By all accounts, she's an expert manager. After inheriting a $1.1 billion deficit, Sebelius balanced subsequent budgets without raising taxes. Most famously, she analyzed the pool of government cars and sold 700 deemed extraneous.
She followed that up in 2004 by putting together legis lation that outlined strategies to pump new life into the economy. In practice, this has meant creating statewide entrepreneurship centers, establishing a $500 million, 10-year initiative to foster technology transfer at state universities, instituting an angel investment tax credit, and promoting ethanol and bioscience initiatives.
More recently, Sebelius worked with the legislature to eliminate property taxes on machinery and equipment purchased after July 1, 2006, and to raise the exemption for "low-cost" items from $400 to $1,500. "This law was a direct result of the governor reaching out to small businesses for guidance and asking them what is most important to them," says Hal Hudson, state director of the Kansas chapter of the NFIB.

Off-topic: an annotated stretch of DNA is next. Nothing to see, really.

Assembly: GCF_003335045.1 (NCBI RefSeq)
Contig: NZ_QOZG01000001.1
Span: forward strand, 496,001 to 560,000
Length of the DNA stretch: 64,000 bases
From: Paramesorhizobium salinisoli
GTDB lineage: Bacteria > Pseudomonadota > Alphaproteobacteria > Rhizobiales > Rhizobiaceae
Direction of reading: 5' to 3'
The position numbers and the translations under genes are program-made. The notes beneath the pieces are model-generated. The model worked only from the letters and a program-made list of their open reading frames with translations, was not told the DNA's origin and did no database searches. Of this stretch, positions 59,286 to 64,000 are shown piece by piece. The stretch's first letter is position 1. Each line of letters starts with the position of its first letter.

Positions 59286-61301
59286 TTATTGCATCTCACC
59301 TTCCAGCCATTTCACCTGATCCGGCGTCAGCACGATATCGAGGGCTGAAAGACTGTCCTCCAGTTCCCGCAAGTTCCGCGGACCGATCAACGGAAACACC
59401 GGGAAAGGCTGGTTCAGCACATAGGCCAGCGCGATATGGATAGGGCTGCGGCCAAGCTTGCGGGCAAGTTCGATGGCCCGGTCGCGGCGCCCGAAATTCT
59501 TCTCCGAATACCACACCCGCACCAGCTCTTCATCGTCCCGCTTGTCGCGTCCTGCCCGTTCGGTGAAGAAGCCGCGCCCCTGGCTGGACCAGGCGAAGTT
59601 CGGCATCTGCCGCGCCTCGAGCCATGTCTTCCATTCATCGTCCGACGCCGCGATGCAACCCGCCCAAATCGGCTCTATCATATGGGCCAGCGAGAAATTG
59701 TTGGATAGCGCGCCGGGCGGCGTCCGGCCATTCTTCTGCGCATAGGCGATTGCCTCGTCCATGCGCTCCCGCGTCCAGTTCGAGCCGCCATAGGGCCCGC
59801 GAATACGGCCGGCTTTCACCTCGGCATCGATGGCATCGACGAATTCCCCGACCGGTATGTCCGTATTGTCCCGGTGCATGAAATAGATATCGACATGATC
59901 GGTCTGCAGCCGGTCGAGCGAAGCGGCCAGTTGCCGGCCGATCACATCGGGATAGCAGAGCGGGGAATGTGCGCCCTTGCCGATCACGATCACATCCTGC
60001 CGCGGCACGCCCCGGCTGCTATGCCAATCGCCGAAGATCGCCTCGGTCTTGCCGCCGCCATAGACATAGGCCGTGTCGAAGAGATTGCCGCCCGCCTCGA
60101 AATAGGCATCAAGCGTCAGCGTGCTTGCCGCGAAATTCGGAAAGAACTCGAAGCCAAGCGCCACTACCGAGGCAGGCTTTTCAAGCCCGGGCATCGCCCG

"Kansas is a very entrepreneurial state, but our governors have traditionally not been all that pro-business; it has managed to do well in spite of itself," says Tom Devlin, founder of the Rent-A-Center retail chain and now the principal at a venture capital firm, Devlin Enterprises. "Sebelius is the first one who realizes the value of entrepreneurs."
Democrat, age 51
Policy wonk John Baldacci has faced a laundry list of intractable problems: an aging population, some of the highest health care costs in the country, an inherited $1.2 billion deficit, and a high tax burden. In 2005, 13.5 percent of a Mainer's income went to state and local taxes, compared with the national average of 10.7 percent. To give a boost to the state's business community--96 percent of which consists of small employers--Baldacci eliminated the tax on business equipment.
He also had the courage to tackle health care. Launched with $53 million in public funds, Baldacci's Dirigo Health plan provides affordable coverage for 10,800 individuals and 2,300 businesses. The state continues to tinker with Dirigo to entice more Mainers to join.
Republican, age 48
Ehrlich is "unapologetically pro-business," according to his official biography. More to the point, he is a big booster of the technology transfer arrangements by which companies commercialize breakthroughs created in state labs. He established tax credits for individuals and companies that invest in early-stage, privately held biotech ventures. He is also a big backer of the state's technology development corporation, TEDCO. Finally, the governor deserves kudos for erasing a $1.8 billion inherited deficit, though in the process he cut funding for higher education by close to $120 million and tuition rose by 40 percent on some campuses.